Digital relief map of Sinkiang province, China

Sinkiang (Xinjiang) is the westernmost province of  China incorporating much of the Gobi Desert. The provincial capital is Tihwa (Urumqi), located near the northern branch of the Silk Road on the pass between the Bogda Shan and Tien Shan mountain ranges, which divide the province into the Dzungarian Basin in the north and the Tarim Basin in the south. The latter includes the Taklamakan Desert, a sea of sand dunes where precipitation is all but nonexistent and temperatures plunge to near freezing throughout the year.

The economy was based on agriculture centered on the few oasis towns and at higher, moister elevations. Wheat, fruits, and silk were the chief products.The region also has rich mineral resources, but these were just beginning to be exploited in 1941, production being limited to evaporites (such as borax), precious minerals (such as gold and jade), tungsten in the Hami district, and coal for local consumption.  Oil production did not begin until well after the time frame of the Pacific War.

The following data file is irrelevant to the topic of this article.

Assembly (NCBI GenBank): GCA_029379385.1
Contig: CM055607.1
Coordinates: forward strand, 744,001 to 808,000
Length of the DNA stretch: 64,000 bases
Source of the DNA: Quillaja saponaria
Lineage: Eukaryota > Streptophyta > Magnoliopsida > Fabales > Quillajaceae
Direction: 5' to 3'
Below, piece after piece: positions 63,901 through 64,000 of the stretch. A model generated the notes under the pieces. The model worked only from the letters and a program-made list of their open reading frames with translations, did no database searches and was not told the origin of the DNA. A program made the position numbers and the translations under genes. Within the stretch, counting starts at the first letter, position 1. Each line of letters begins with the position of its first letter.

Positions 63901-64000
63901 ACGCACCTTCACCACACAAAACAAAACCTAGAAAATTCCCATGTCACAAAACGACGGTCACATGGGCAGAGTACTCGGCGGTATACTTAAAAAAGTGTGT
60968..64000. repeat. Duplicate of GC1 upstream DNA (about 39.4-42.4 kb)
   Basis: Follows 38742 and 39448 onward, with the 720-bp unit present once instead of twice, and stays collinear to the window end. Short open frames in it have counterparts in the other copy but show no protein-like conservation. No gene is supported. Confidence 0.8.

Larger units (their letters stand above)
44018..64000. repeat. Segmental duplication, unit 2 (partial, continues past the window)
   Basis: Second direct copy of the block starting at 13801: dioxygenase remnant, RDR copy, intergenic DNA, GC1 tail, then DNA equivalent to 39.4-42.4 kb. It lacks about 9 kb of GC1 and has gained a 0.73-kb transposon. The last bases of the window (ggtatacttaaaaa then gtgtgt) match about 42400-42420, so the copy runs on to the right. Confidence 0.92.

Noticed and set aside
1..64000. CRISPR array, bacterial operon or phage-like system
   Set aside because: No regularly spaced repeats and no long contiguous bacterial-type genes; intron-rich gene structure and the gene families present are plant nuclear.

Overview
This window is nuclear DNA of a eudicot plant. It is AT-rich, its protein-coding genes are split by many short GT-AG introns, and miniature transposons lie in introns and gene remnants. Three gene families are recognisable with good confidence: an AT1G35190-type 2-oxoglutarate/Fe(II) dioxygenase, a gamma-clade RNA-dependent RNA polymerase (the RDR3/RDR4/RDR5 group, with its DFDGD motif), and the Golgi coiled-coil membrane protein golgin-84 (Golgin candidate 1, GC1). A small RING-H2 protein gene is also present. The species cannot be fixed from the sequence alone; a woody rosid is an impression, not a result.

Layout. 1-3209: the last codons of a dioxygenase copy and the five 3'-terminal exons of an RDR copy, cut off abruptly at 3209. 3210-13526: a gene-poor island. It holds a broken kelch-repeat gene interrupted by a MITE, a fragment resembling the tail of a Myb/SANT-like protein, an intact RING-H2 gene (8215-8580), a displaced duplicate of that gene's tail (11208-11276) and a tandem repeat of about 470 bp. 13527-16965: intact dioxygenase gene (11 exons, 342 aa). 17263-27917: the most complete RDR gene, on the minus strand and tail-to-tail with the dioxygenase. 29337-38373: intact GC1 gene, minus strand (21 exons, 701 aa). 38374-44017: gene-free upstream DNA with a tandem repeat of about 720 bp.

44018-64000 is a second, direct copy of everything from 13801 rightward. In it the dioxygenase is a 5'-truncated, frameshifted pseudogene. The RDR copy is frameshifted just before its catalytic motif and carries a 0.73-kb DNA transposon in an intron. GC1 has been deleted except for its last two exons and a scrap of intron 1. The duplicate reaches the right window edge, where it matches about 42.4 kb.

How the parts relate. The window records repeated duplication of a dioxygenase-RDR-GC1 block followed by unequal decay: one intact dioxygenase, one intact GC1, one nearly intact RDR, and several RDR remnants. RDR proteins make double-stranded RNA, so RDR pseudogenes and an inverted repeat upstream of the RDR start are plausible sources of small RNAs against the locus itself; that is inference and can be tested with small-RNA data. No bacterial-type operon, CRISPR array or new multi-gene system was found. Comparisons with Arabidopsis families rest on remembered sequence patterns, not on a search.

The area was far beyond the reach of the Japanese, but some military supplies reached China from Russia across the old Silk Road. This dried up following the start of the war in Europe in 1939. The local warlord, Sheng Shih-tsai (Sheng Shicai), was essentially a puppet of the Russians until March 1944, when the Kuomintang claim that Mongolian troops raided Sinkiang province under Russian air cover. The Russians then set up the Second East Turkistan Republic, which lasted until 1949 and the victory of the Communists in the Chinese Civil War.


Mitter (2013)
Peattie et al. (2011)

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